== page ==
#SintMaarten, July 5, 2019 — The Ministry of Tourism Economic Affairs Transport & Telecommunication TEATT and the Ministry of Public Housing, Environment, Spatial Development and Infrastructure VROMI has decided to close the temporary vending outlets at the Kim Sha Beach Marketplace in preparation for the planned improvement project for that area.
Minister of TEATT, the honourable Stuart Johnson, told the Parliament of St. Maarten of his intention during the 2019/2020 Budget Debate last week. On Monday July 1, Johnson said the decision was not an easy one as it regards the livelihood of several individuals. He held discussions with the Vendors in both Simpson Bay and Philipsburg earlier this year and gave them an idea of what was planned. The TEATT and VROMI Ministry intends to build hurricane-resistant structures that were modern and attractive.
Both Ministers Johnson and VROMI Minister Miklos Giterson also explained that the intention was to work on finding an alternative location for vending during the time of the construction project for both Kim Sha Beach Parking Lot and Philipsburg vendors. The temporary location was created based on the need to accommodate cruise passengers since there was severe damage to Orient Beach and the Great Bay Beach, post Hurricane-Irma.
In a letter sent to the Vendors explaining the motivation for the decision not to extend the Vending Permits which expired at the end of June. Johnson said the original intention was to create a village of a variety of local food and beverage options to give our cruise and stayover visitors an authentic experience during the day and early evening hours. He noted that he had received several complaints regarding how some vendors managed their booths. Charges included loud noise, hygiene concerns and extended opening hours without prior authorization, which was a violation of their vending permits.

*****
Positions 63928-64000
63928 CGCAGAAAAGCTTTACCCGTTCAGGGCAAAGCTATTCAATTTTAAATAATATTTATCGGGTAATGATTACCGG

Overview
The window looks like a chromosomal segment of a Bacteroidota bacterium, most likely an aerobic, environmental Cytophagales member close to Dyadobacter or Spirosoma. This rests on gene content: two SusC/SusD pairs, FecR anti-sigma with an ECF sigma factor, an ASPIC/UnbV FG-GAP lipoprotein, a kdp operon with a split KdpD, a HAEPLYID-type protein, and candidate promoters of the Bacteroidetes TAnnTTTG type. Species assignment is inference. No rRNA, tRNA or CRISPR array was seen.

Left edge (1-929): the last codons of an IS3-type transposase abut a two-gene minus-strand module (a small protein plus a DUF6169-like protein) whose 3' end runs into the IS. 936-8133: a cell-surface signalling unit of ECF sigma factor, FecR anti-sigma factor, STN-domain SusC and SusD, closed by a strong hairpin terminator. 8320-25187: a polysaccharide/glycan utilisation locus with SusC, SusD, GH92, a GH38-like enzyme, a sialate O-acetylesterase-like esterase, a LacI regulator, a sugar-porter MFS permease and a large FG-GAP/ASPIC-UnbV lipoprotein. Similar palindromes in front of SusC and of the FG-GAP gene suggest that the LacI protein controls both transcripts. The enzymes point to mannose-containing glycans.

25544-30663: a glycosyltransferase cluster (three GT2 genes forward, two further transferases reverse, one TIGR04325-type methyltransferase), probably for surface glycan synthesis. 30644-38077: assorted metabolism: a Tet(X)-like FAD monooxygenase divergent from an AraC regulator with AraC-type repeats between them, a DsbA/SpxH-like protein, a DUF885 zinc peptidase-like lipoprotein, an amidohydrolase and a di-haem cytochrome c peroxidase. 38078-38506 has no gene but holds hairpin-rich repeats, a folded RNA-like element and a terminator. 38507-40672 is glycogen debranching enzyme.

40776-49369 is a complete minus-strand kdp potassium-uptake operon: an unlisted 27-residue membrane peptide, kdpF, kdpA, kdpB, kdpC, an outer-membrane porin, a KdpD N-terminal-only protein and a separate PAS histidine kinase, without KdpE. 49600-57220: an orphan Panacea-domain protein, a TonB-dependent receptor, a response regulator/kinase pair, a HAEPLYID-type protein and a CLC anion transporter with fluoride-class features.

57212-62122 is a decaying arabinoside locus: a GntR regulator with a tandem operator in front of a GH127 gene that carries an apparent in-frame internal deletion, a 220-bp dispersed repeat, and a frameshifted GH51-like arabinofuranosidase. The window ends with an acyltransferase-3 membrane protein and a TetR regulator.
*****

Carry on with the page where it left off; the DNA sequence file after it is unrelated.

He said, “The intention was never for the marketplace to act as a late night hang out, especially considering the current issue of noise pollution in the Simpson Bay area and Government’s attempts to mitigate such pollution. It is for this reason that a ban was placed on (loud) music and a closing time of 10 pm was implemented for the Kim Sha market place.”
Once the new facilities are constructed, vendors will have to adhere to strict rules governing their operation. Johnson said the concern that some have over Inspectors and Police targeting specifically the Market Vendors was based largely on misinformation. “When it comes to noise pollution and the disruption of the otherwise pleasant experience of our visitors on whom we depend for economic activity, no business is exempt from controls,” said Johnson.
He said Inspectors conduct routine checks to see how much decibels of noise is produced by the various sound systems throughout Dutch St. Maarten. Police officers are also called regularly to different areas on the island where either residents or business owners are alleged to be causing a nuisance with their music. Johnson said the Control Officers from the Ministry of TEATT have a clear mandate on what they should look for, and that has always been in place.
Where it concerns the Police officers who may from time to time close businesses found to be violating the law, Johnson said: “the police are just doing their jobs.”
“If the police get complaints about loud noise coming from these vendors after certain hours and find that the permits in their possession do not allow them to open at that hour, the decision is within the prevue of the Police and Justice Department to determine that the Vendor must close,” said Johnson.